Paranormal Claims on
the RMS Queen Mary
- Cabin B340 is said to be haunted by a passenger who was murdered there
- Phantom children are reportedly seen and heard in the children's nursery area
- An apparition in 1930s clothing is seen throughout the vessel
- Cold spots are encountered in the lower deck halls
- Visitors report being touched and grabbed while walking down certain hallways
- Sounds of footsteps and the appearance of watery footprints have been reported in certain areas
History of the RMS Queen Mary
In the period between World War I and World War II, the transatlantic passage served as the Autobahn of the sea; the waters of the North Atlantic ran thick with fuel oil and the bad blood of competition.
Every shipbuilder on the ocean wanted the distinction of running the fastest, largest, and most luxurious liner of them all. And, much like in the swashbuckling days of centuries prior, the business was cutthroat. Enter RMS Queen Mary.
Timeline of Queen Mary's History
Swipe or use timeline points to see Queen Mary through the years
In the late 1920s and early 1930s, the British were determined to squash Germany’s maritime attempts to dust. Germany, despite insurmountable war debts and growing political turmoil, had managed to turn maritime transportation on its head with the launching of two superliners, SS Bremen and SS Europa.
But, the British were not about to relinquish merchant marine supremacy to a nation they had just helped flatten a few years prior.
RMS Queen Mary was launched on September 26, 1934, christened by her namesake and managed by the Cunard-White Star Line. Built to compete with Bremen and Europa, Queen Mary quickly snatched back the Blue Riband transatlantic speed record award after the German superliners had ended a 20-year British dynasty on it.
Though she lost the Blue Riband the following year to France’s SS Normandie, Queen Mary grabbed it back again and held the record for 14 more years. But, speed was just the beginning of RMS Queen Mary’s history-making successes.
In August 1939, Queen Mary was voyaging from Britain to New York when the flames of World War II ignited. She was held in New York Harbor alongside French rival Normandie to keep them safe from Germany. But soon, the US took control of both vessels and refitted them as troopships.
Queen Mary was the only one to survive refitting though, as a fire sunk Normandie in harbor. Faster than any U-Boat, RMS Queen Mary quickly became a huge asset for the Allies. In 1943, she set a standing record for most people carried in a single voyage: 16,683.
After World War II ended, RMS Queen Mary returned to Britain in her fastest ever transatlantic crossing. With Normandie a smoldering ruin and Axis ships all either sunk or in Allied hands, RMS Queen Mary became the unofficial flagship of British transatlantic domination.
But, by 1958, Queen Mary’s ocean voyages were joined by something new: the howl of jet engines from above. In a matter of years, the jet age took hold and all Cunard-White Star voyages operated at a loss. By 1967, RMS Queen Mary’s functional life was over.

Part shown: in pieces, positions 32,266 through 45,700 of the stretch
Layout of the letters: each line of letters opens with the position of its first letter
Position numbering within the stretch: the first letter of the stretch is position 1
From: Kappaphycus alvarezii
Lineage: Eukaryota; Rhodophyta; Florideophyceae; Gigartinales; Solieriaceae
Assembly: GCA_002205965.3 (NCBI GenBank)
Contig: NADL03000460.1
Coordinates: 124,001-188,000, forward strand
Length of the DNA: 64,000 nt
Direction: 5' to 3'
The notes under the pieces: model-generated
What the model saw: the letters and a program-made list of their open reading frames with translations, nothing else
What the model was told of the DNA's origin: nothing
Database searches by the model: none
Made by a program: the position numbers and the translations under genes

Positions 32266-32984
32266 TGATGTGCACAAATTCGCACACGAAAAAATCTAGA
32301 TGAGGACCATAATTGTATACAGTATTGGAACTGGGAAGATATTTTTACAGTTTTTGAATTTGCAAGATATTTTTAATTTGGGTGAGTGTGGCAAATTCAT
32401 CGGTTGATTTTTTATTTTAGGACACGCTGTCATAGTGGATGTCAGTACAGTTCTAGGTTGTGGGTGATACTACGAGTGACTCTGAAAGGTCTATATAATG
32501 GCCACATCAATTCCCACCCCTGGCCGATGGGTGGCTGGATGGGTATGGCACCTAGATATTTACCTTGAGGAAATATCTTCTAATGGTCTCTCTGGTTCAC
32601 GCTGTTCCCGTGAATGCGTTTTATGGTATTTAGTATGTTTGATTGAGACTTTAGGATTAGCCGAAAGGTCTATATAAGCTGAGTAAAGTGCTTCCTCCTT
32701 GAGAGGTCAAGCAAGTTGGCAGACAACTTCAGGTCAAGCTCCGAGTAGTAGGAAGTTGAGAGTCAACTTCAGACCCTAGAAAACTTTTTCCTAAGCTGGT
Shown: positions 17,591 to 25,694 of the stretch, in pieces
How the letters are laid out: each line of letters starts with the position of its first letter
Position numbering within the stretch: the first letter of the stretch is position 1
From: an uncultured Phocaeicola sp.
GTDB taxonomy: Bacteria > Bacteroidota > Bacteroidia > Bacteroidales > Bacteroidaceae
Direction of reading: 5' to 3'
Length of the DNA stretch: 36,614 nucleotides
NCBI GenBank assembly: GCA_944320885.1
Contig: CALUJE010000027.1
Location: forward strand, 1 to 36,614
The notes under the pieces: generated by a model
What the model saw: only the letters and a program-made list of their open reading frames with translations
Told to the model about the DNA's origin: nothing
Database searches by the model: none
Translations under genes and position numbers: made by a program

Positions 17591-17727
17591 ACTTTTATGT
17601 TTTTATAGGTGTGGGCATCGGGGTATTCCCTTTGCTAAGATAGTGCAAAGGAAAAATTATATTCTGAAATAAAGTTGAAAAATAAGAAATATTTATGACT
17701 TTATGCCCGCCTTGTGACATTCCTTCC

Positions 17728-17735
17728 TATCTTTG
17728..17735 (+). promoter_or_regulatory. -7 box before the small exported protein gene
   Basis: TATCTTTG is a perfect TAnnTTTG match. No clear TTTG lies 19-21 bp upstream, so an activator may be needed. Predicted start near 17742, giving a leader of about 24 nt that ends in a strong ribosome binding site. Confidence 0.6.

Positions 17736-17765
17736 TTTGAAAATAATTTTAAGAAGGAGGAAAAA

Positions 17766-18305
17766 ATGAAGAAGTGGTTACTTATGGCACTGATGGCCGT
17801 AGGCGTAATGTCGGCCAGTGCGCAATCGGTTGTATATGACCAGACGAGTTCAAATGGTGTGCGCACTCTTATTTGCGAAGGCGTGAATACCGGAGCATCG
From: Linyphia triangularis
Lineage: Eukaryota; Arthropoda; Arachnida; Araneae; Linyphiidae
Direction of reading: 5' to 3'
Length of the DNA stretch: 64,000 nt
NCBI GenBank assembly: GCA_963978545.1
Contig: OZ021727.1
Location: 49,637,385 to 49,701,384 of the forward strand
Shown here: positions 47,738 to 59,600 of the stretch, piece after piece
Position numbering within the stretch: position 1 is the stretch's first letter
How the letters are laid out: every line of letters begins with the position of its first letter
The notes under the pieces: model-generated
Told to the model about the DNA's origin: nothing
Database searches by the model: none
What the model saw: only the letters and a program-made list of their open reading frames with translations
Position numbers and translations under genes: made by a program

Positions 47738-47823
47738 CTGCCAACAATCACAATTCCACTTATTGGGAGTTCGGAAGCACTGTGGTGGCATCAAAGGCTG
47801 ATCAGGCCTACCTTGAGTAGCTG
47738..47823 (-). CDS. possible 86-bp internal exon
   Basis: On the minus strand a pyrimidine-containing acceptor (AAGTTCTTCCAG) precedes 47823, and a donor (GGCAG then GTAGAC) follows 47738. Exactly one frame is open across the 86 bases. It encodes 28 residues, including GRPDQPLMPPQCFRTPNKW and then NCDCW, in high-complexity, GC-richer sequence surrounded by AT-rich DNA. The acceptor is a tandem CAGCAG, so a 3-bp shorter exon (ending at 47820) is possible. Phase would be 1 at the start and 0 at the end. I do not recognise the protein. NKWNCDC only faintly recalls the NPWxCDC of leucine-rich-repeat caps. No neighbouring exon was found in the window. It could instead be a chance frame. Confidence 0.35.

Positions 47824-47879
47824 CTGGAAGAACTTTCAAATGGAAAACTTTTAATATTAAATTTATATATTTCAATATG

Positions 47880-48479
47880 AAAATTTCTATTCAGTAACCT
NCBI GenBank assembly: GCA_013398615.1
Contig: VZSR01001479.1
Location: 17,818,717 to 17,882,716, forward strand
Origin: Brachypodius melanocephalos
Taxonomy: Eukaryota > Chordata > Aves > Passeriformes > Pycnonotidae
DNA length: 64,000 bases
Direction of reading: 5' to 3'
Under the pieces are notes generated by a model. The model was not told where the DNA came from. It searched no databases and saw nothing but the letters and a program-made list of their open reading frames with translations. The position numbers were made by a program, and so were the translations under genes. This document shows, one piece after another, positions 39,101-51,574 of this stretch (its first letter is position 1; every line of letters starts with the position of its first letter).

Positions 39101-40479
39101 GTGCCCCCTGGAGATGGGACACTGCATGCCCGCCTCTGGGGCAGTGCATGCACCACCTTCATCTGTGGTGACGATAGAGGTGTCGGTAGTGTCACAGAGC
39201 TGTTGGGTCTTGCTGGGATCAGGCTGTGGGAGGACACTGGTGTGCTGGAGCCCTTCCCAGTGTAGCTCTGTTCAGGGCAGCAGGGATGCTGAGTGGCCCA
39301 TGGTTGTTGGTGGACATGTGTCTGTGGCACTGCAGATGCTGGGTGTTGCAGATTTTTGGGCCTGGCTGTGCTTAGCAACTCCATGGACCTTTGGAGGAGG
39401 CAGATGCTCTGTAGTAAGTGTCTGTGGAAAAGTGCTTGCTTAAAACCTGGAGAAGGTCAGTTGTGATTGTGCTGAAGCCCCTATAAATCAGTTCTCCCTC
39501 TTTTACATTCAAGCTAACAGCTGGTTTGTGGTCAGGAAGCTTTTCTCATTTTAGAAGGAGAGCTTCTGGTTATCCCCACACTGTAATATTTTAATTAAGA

While many a superliner before her had fallen to scrapyards or the bombs of war, Queen Mary was saved from obliteration by the city of Long Beach, California, who brought her to their shores to convert her to a seaside hotel. After substantial renovations, Queen Mary opened as a hotel on May 8, 1971. She has operated in this function ever since.
And not long after she opened to the public, hotel guests began to experience unexplainable phenomena.
Is the RMS Queen Mary Haunted?
Ghostly sightings and hauntings are so common onboard the Queen Mary that the spirits are something of a staple of the vessel’s lodging experience. One popular story is that cabin B340 is haunted by the soul of a passenger murdered in that room many years ago. Now, B340 is one of the most popular cabins on the ship, booked by thrill seekers looking for a ghostly encounter.
But the hauntings of RMS Queen Mary are not kept to just one room. The halls of the lower decks are well-known for their mysteriously chilling cold spots, sometimes cold enough to cause passers-by to suddenly see their breath. There are also regular reports of apparitions in 1930s-era clothes being spotted on the ship’s lower decks.
Dark Harbors Around RMS Queen Mary
Over the years, the ghost stories from the decks of Queen Mary have made it one of the most in-demanded haunted destinations in the United States. Time Magazine added the ship to its 2008 list of “Top 10 Haunted Places,” and the ship has been the subject of numerous episodes of paranormal TV shows.
The ship itself has also hosted countless paranormal events and tours, most famously the yearly “Dark Harbor” Halloween event and haunted attraction.
Hunting Ghosts on RMS Queen Mary
The proprietors of the ship have welcomed paranormal investigators and enthusiasts with open arms, even offering special stay packages for those who book the infamous B340 stateroom that include Ouija boards, séances, and ghost hunting equipment.
Hotel guests could also enjoy year-round haunted tours and ghost stories from the ship’s employees.